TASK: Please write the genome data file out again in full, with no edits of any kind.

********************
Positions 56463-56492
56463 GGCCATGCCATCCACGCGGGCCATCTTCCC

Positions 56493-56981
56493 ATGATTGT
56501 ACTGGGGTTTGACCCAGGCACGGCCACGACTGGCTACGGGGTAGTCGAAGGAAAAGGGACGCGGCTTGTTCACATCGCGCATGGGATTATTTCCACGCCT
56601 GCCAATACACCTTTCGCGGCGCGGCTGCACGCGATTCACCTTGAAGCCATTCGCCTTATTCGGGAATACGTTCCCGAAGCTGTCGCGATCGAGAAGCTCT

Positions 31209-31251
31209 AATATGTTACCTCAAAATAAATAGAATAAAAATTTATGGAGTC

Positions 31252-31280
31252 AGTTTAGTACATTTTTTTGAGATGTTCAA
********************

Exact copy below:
Positions 56463-56492
56463 GGCCATGCCATCCACGCGGGCCATCTTCCC

Positions 56493-56981
56493 ATGATTGT
56501 ACTGGGGTTTGACCCAGGCACGGCCACGACTGGCTACGGGGTAGTCGAAGGAAAAGGGACGCGGCTTGTTCACATCGCGCATGGGATTATTTCCACGCCT
56601 GCCAATACACCTTTCGCGGCGCGGCTGCACGCGATTCACCTTGAAGCCATTCGCCTTATTCGGGAATACGTTCCCGAAGCTGTCGCGATCGAGAAGCTCT

Positions 31209-31251
31209 AATATGTTACCTCAAAATAAATAGAATAAAAATTTATGGAGTC

Positions 31252-31280
31252 AGTTTAGTACATTTTTTTGAGATGTTCAA